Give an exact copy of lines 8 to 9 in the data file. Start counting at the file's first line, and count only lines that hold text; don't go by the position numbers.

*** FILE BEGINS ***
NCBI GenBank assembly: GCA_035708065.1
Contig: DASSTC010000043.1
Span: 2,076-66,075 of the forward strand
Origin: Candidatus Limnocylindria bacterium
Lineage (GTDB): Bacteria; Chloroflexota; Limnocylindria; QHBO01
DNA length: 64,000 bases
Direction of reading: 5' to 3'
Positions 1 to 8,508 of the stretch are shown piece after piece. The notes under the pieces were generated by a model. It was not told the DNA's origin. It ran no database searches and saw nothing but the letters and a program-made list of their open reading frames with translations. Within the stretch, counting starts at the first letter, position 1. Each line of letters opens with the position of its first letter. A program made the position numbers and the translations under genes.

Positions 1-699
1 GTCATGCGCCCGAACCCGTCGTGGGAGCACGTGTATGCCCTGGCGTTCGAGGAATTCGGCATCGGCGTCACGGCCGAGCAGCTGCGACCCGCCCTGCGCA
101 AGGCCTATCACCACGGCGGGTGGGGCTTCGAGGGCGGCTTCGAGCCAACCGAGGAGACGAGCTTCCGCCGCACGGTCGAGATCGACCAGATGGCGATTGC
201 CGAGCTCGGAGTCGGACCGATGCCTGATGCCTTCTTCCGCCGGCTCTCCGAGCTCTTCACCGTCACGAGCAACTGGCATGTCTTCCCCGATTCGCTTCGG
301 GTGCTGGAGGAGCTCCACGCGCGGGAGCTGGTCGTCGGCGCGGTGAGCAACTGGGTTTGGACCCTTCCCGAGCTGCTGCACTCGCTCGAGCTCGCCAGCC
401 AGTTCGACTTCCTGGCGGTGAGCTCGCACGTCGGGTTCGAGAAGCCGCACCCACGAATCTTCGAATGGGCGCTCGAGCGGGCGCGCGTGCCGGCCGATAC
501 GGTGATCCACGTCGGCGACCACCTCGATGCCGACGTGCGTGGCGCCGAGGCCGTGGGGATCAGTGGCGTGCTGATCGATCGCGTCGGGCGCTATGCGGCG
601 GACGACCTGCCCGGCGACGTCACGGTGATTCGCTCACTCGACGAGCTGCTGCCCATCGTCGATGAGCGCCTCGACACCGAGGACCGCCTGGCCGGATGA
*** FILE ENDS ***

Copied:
Positions 1 to 8,508 of the stretch are shown piece after piece. The notes under the pieces were generated by a model. It was not told the DNA's origin. It ran no database searches and saw nothing but the letters and a program-made list of their open reading frames with translations. Within the stretch, counting starts at the first letter, position 1. Each line of letters opens with the position of its first letter. A program made the position numbers and the translations under genes.

Positions 1-699